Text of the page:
business runningWhen does a statute of limitation begin running, i.e., when does a cause of action accrue and what’s the deadline for filing suit? That depends.

In the recent case of Hall v Goodwill Industries of Southern CaliforniaNo. B215860 (Mar. 16, 2011), an ex-employee had been given a right-to-sue notice by California’s Dept. of Fair Employment and Housing (DFEH). DFEH had issued that notice on December 24, 2004, but it was not received until December 31, 2004. Suit was filed on Dec. 30, 2005, within one year of receipt, but more than one year after issuance of the notice.

Both the trial court and the appellate court ruled that the suit was too late, as California Government Code section 12965(b) states that the right-to-sue letter must inform the addressee/claimant that suit may be filed within one year of the date of that notice, which the notice did. So, the deadline was clear. Also, the California Legislature had amended the statute to the replace the suit deadline of one year from “receipt of” the notice with “from the date of” the notice. Therefore, suit should have been filed by December 24, 2005.

Of course, the claimant will blame the lawyer, who may or may not be blameworthy. Hopefully, the lawyer documented his file and had warned the client of the consequences of delay. Too often, clients go to lawyers at the last minute, don’t pay the required retainer, don’t sign the engagement letter, don’t provide the necessary information and expect the lawyers to work over the holidays (note the dates above), while the clients are off skiing.

Rarely is there a good reason to delay. Smart lawyers send those clients an e-mail telling them the deadline for filing suit and that, if they are not authorized to file a few days before that (in case there’s a glitch, e.g., power outages, traffic congestion, electronic issues), they cannot guarantee a timely filing. Besides, what’s gained by a few days more delay? Almost always – nothing.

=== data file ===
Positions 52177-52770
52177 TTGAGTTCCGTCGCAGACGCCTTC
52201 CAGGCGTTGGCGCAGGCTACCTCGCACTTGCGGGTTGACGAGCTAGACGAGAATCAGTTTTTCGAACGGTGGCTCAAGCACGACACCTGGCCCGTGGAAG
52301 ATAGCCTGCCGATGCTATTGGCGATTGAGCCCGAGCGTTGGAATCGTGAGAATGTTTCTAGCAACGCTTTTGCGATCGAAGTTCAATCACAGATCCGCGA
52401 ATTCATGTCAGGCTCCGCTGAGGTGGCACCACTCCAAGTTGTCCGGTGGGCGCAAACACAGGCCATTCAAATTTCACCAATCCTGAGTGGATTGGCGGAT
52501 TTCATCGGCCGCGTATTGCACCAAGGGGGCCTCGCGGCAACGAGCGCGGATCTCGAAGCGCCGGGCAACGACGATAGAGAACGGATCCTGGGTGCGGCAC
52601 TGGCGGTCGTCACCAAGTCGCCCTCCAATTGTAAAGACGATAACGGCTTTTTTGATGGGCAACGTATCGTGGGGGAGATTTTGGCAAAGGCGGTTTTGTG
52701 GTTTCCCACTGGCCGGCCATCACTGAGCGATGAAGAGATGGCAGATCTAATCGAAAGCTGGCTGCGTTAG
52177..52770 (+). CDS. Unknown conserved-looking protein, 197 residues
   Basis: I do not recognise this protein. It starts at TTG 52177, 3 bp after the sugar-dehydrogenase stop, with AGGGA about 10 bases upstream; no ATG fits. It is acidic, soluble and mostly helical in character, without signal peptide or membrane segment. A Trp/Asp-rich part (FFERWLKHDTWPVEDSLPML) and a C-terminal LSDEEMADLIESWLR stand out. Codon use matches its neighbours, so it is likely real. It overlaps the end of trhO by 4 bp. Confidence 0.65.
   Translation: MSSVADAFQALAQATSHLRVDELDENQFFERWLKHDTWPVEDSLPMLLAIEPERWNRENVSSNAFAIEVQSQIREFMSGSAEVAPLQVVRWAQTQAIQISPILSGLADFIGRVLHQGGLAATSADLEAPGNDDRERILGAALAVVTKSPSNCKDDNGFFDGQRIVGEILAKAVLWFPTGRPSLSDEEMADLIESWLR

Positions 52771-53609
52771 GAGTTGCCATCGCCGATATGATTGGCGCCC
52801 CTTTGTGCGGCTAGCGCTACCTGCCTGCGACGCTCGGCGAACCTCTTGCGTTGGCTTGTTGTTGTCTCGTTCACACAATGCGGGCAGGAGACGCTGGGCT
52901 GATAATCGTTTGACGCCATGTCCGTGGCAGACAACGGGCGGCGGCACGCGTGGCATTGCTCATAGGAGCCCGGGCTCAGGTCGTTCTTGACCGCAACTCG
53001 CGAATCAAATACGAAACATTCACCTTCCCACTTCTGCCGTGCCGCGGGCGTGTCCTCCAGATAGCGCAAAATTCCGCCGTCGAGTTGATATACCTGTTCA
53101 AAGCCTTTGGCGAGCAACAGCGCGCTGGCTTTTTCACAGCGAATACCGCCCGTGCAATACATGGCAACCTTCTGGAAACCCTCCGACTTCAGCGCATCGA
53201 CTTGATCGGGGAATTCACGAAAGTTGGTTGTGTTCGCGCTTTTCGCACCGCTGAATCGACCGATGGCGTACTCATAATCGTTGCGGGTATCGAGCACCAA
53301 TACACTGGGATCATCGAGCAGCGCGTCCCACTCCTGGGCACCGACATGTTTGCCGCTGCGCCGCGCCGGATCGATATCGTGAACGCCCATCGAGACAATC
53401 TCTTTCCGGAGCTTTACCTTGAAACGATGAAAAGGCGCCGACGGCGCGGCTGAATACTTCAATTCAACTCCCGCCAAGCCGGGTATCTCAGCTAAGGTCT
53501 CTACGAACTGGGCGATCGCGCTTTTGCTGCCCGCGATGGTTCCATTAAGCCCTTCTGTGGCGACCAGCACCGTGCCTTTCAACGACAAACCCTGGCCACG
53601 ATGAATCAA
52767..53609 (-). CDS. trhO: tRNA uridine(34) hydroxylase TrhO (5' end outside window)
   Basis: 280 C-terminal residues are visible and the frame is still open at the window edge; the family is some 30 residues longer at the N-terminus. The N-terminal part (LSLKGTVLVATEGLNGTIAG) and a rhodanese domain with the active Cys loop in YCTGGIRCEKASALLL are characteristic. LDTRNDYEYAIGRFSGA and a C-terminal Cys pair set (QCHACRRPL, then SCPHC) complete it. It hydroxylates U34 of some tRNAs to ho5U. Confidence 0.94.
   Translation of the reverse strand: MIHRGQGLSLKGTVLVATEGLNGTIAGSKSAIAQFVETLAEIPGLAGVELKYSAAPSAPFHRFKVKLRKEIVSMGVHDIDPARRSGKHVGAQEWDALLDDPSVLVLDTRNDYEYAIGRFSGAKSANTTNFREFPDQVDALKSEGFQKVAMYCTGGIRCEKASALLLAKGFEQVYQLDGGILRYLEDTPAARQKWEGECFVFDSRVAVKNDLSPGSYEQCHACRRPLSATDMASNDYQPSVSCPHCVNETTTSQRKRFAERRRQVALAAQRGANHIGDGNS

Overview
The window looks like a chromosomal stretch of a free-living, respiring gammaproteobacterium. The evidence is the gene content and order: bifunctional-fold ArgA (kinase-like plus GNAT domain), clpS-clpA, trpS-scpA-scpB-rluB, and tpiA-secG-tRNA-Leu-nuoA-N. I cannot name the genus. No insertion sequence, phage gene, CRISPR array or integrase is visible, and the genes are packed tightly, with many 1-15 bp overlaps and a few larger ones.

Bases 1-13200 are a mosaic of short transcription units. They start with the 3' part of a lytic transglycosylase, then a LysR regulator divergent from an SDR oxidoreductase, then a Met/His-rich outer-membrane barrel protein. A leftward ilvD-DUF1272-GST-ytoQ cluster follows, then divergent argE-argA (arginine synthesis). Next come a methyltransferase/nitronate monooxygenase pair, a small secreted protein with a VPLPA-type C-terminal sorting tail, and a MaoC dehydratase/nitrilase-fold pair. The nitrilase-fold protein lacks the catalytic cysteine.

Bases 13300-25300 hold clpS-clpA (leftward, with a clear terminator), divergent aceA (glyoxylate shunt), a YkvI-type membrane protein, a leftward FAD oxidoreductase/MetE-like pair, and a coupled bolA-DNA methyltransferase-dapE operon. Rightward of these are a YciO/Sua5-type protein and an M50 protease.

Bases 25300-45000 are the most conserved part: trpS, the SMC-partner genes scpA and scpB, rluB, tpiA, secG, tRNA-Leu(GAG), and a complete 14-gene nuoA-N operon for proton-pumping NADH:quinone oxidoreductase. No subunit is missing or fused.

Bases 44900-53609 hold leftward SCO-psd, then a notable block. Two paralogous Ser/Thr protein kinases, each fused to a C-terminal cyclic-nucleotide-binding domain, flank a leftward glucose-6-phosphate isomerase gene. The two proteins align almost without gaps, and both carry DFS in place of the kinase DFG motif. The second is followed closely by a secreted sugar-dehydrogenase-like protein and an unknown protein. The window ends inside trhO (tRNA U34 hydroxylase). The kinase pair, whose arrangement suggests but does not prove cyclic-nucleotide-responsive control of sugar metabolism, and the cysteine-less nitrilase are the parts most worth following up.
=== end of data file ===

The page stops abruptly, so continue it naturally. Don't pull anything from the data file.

So, lawyers and clients, avoid the ugliness of a malpractice claim between you. File the underlying lawsuit in plenty of time. Don’t procrastinate – it won’t get any better. Now, this is not to say one should rush to the courthouse. All deliberate speed is the standard.

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About James J. Manning

James J. Manning is a Senior Attorney with the Reid & Hellyer law firm in Riverside and Mission Viejo and has been with the firm throughout his career since 1976. He practices media law, civil litigation, construction law and mediation. Jim holds an AV rating from Martindale-Hubbard and has been named as one of the Inland Empire's best lawyers by Inland Empire Magazine for several years.

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